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SUPPING WITH THE MAULANA

Paper No. 743                                           23/07/2003

by B. Raman, CAMP US 

The high-profile visit of Maulana Fazlur Rahman, the controversial leader of the Jamiat-ul-ulema Islam (JUI) of Pakistan,   to India and the attention accorded to him in governmental and non-governmental circles in New Delhi are being viewed by many India-watchers in the US with a mix of bewilderment and concern. 

2. Fazlur Rahman is a fundamentalist with a difference, known for  his proximity to Mrs.Benazir Bhutto of Pakistan People’s Party Parliamentarians (PPPP). Despite his fundamentalist orientation, he supported her right to become the Prime Minister and opposed the campaign of the Jamaat-e-Islami (JEI) in the 1990s against a woman heading the Government of an Islamic country. 

3. Benazir rewarded him by making him the Chairman of the Parliamentary Foreign Affairs Committee and allegedly asked the Inter-Services Intelligence (ISI) to place a large amount from its secret service fund at his disposal  during his travels abroad. 

4. He loves foreign travels and the good things of life and during her second tenure as the Prime Minister, he spent more time abroad than in Pakistan.  

5. In 1993-94, Pakistan’s cotton crop was practically destroyed by insects for two years in succession and many textile mills were threatened with closure.  Asif Zirdari, her husband, through a business crony in Hong Kong, entered into a contract with Turkmenistan for emergency supplies of cotton.  The responsibility for transporting them to Pakistan by road via Afghanistan  was given to the Hong Kong-based Pakistani businessman. 

6. His cotton convoys were attacked and the cotton looted by armed followers of  Gulbuddin Heckmatyar of the Hizb-e-Islami (HEI) and Ismail Khan, the pro-Teheran warlord of Herat. 

7. Zirdari then asked Maj. Gen.(retd) Naseerullah Babbar, Benazir’s Interior Minister, to organize a special force to escort the cotton convoys through Afghanistan.  Naseerullah, with the help of Pervez Musharraf, organized the Taliban by rallying round many of the dregs of the Afghan war of the 1980s against the Soviet troops under the leadership of Mulla Mohammad Omar, the Amir of the Taliban. 

8. They were helped in this by Maulana Fazlur Rahman and his protégé, Mufi  Shamzai of the Binori madrasa of Karachi.  Thus, the Taliban came into existence in 1994. The role played by Fazlur Rahman in helping Benazir and her husband in creating the Taliban led to serious differences between him and Qazi Hussain Ahmed of the JEI, who was a strong supporter of Gulbuddin. Another person who was a strong critic of the Maulana’s soft corner for Benazir and Zirdari was Lt. Gen.Hamid Gul, who was the DG of the ISI during her first tenure as the Prime Minister.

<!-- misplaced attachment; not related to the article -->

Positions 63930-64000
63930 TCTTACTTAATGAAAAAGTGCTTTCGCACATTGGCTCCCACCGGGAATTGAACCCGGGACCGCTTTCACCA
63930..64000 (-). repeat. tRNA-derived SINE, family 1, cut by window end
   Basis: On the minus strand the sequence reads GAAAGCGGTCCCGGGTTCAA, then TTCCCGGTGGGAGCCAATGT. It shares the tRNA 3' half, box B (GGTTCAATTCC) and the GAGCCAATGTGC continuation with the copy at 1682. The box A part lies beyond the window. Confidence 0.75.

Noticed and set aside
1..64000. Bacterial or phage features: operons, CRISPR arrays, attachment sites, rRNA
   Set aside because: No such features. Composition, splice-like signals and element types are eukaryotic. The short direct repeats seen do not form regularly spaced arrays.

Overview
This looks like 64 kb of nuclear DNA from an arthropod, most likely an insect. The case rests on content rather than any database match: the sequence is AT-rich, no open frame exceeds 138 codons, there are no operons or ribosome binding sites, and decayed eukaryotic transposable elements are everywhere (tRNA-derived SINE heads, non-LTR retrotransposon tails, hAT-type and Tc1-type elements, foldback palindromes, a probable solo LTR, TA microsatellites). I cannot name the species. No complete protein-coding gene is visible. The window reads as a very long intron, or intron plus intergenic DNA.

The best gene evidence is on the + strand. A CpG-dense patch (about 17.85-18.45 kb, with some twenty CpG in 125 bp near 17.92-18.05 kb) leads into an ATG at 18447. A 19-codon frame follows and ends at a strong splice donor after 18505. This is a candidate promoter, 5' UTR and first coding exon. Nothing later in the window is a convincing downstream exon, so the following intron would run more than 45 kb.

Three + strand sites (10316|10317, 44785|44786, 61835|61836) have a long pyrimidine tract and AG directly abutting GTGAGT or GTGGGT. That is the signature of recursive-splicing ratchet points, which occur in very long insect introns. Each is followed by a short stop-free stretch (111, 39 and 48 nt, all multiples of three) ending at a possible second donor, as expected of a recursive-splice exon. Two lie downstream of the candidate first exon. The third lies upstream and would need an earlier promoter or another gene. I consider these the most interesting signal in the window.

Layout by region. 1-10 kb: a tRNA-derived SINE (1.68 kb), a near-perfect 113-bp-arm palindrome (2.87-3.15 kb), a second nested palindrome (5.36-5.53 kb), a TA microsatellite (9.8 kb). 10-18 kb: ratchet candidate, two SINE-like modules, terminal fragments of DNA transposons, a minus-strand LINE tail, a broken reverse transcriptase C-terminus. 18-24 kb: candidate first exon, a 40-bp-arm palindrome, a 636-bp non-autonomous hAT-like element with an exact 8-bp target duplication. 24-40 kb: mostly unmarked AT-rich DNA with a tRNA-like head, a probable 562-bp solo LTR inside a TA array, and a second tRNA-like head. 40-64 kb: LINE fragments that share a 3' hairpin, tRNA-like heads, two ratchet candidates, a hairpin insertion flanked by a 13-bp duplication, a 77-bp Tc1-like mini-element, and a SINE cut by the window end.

9. The US started viewing the Maulana with suspicion in 1995 due to the proximity of the Harkat-ul-Ansar (HUA), then headed by Maulana Fazlur Rahman Khalil, to the Maulana.  In March, 1995, Kamran Khan, the well-known investigative journalist, came out with a series of articles under the title “Jihad Worldwide” in the “News”, the prestigious daily.  In these articles, he exposed not only the role played by the HUA in organizing terrorist operations in India’s Jammu & Kashmir (J&K), southern Philippines, the Arakan area of Myanmar and Chechnya, but also its attempts to carry its jihad to the  US  homeland by recruiting and training a group of Afro-American Muslims.  It was suspected that the HUA could not have been indulging in such activities without the complicity of Fazlur Rahman. 

10. This was followed by the kidnapping of some Western tourists, including two Americans, one of whom escaped, by the HUA in J&K under the name Al Faran.  The Clinton Administration in the US sought Benazir’s help in getting them released.  She and Zirdari asked Fazlur Rahman to go to India to persuade the HUA to release them. 

11. At the request of the US Embassy in New Delhi, the Narasimha Rao Government, then in power, agreed to let him come.  The Rao Government was hoping that he would keep his mission unpublicized, but Fazlur Rahman, who has a weakness for publicity, made the visit high-profile.  After reaching New Delhi, he demanded that he should be allowed to visit Srinagar to which the Indian intelligence agencies were strongly opposed. 

12. On coming to know of his visit, circles close to the present ruling coalition in New Delhi, which were then in opposition, strongly criticized the Rao Government for allowing the patron of the HUA to visit India. Thereupon, the Rao Government totally cut of all contacts with him and he went back to Pakistan. 

13. In October 1997, the US State Department designated the HUA as a foreign terrorist organization under the Anti-Terrorism and Effective Death Penalty Act of 1996.  Consequently, it is a crime for anyone in the USA to be associated with it and foreigners associated with it are not entitled to US visas.  Fazlur Rahman, as the suspected supporter if not the mentor of the HUA, is covered by this ban.  After the ban, the HUA ostensibly split into two organizations called the Harkat-ul-Mujahideen (HUM) and the Harkat-ul-Jihad-al-Islami (HUJI).  The Maulana is viewed by many in Pakistan and the US as the patron of both. 

14. After the explosions outside the US Embassies in Kenya and Tanzaniya in August,1998, the Clinton Administration exercised considerable pressure on the Nawaz Sharif Government and Lt. Gen.Ziauddin, the then DG of the ISI, to help the US Special Forces in organizing a commando raid into Kandahar to capture Osama bin Laden and take him to the US for trial.